Embracing the Weirdness that is the Elephant Journal community. ~Tom Rapsas

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I recently finished a book by the always insightful Seth Godin titled We Are All Weird. While its primary focus is marketing, its main message extends to our culture at large:

We’re weird—and getting weirder.

Godin calls the shift toward weirdness “the epic battle of our generation” and it pits the status quo of the mass market against, well, everyone else.

So who actually makes up the weird? Godin identifies them as

people who have chosen to avoid conforming to the masses, at least in some parts of their lives.

He further explains that

weird means that you’ve made a choice, that you’ve stood up for what you believe in and done what you want, not what the market wants.

Count me in.

Looking at the big picture, this weirdness is perhaps best personified by the Occupy Wall Street movement. While arguably unfocused, the movement is challenging and confronting the status quo on several different fronts, including various economic, social and environmental injustices—and showing us a new way to approach and ferment change.

How this weirdness applies to Elephant Journal.

Godin’s book got me thinking—much of the weirdness he’s talking about can be found right here in the Elephant Journal community.  As he says:

the weird are weird because they’ve foregone the comfort and efficiency of mass and instead they’re forming smaller groups, groups where their weirdness is actually expected.

I believe the readers and writers at Elephant Journal fit this definition, as we’re exploring fresh ideas and topics that are comfortably removed from the status quo. As proof, look no further than some of the headlines and stories that have appeared on the EJ home page over the past few days:

How my Manduka Yoga Mat just saved my Life when I got hit by a Truck on my Bike.

The Sex Lives of Monks: Confessions of Kalu Rinpoche.

Vitamin D, I Heart Thee.

Moon Salutations for Dwindling December & A Full Moon Eclipse.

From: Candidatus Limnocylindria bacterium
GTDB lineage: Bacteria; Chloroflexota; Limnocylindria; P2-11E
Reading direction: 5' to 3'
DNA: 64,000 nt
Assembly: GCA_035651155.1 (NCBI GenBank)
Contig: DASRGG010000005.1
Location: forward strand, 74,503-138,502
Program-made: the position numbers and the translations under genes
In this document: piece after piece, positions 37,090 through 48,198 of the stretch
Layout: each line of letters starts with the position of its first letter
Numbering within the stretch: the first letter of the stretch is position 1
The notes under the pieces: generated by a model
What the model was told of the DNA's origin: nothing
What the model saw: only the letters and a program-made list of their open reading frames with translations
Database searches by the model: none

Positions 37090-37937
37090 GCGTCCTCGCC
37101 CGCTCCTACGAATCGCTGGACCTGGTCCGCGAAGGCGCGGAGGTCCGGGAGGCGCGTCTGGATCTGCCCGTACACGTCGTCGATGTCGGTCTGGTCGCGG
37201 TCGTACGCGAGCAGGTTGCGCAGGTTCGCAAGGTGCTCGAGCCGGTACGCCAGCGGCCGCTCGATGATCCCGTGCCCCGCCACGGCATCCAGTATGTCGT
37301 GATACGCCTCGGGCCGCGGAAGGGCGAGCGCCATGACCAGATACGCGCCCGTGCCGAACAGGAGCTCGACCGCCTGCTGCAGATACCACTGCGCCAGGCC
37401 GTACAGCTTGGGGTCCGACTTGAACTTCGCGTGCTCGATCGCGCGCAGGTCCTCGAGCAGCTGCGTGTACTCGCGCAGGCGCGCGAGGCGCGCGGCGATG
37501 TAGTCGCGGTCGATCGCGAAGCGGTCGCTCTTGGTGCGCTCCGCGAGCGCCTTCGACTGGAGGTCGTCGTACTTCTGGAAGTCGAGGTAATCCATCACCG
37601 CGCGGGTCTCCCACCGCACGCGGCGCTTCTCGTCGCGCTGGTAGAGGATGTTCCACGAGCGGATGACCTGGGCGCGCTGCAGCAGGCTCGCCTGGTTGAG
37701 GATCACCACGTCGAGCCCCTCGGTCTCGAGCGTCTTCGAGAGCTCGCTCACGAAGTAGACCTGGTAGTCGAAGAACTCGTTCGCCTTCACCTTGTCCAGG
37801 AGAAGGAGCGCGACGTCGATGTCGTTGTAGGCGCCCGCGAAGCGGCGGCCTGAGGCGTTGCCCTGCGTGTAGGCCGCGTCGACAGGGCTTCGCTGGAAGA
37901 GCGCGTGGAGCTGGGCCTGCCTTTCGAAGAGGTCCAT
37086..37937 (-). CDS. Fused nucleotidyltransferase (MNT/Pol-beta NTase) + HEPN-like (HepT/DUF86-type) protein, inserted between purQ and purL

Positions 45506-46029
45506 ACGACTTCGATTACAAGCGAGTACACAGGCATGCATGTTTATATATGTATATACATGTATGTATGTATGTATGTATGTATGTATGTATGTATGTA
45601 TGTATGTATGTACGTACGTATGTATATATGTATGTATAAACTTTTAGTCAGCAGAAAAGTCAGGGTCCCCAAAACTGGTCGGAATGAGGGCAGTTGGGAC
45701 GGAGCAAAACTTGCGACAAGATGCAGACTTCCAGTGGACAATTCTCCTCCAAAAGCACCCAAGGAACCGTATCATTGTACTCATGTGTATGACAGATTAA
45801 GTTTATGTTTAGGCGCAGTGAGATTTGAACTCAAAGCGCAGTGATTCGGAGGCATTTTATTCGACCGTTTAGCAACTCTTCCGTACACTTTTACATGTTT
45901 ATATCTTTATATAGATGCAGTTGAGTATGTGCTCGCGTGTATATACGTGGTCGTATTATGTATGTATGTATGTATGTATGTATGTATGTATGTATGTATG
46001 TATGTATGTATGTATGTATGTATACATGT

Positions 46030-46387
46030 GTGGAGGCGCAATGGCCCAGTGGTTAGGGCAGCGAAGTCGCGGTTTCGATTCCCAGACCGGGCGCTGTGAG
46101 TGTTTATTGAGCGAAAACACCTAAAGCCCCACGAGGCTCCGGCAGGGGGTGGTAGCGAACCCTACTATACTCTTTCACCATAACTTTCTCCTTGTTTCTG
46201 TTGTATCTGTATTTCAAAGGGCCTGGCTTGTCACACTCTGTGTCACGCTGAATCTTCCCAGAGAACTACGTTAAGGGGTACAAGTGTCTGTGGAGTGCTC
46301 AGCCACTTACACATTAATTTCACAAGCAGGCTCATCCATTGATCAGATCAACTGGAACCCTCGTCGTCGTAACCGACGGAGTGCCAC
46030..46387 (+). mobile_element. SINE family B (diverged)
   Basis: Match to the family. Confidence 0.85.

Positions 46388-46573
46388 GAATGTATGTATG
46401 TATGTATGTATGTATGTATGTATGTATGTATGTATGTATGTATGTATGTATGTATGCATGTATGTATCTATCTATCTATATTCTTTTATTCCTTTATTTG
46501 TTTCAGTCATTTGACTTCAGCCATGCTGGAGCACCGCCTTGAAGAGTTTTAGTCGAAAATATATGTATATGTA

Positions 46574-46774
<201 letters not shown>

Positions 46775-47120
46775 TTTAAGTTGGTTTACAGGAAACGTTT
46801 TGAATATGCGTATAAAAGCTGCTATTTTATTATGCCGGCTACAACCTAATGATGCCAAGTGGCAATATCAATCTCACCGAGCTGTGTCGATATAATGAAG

Could the Buddhadharma Offer an Inspiring Environmental Ethic?

Yep, the writers and readers who make up the Elephant Journal community are weird—and proud of it! But our work isn’t done, as our efforts to push the yoga-health-sex-spirituality-environmental boundaries are on-going and importantly, help move people from the boringness of normal to the vivacity of weird. Godin points out that:

“The weird set an example for the rest of us. They raise the bar; they show us through their actions that in fact we’re wired to do the new, not to comply with someone a thousand miles away.”

I’m all in and look forward to continuing our collective march away from normality and into weirdness in 2012.

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About Tom Rapsas

Tom Rapsas is a blogger on inspirational and spirituality issues for Patheos, Elephant Journal and his own site The Inner Way. A long-time spiritual seeker and student of philosophy and religion, his influences include Thomas Moore, John Templeton, Napolean Hill, Ralph Trine and Ralph Waldo Emerson. A resident of the Jersey Shore, Tom lives with his wife, daughter and nine cats. He’s the author of Life Tweets Inspirational & Spiritual Insights That Can Change Your Life, which is now available for Kindle and as a trade paperback. His next book, the spiritual fable Thaddeus Squirrel, will be published in 2014. You can reach him at [email protected] or via Twitter @TomRapsasTweets


3 Responses to “Embracing the Weirdness that is the Elephant Journal community. ~Tom Rapsas”

  1. Tamara says:

    Deep bow. Hail the weird!

  2. AnnaBaldwin says:

    I like the idea that weirdness can be accepted in tighter groups! Nice!

  3. […] Soon we begin to identify with this external structure and even idolize it, looking past any warning signs that may suggest that the façade hides a lack of integrity. And, to me, it is this identification, idolization, and dependence on validation given to something outside of ourselves that makes something a “cult.” […]

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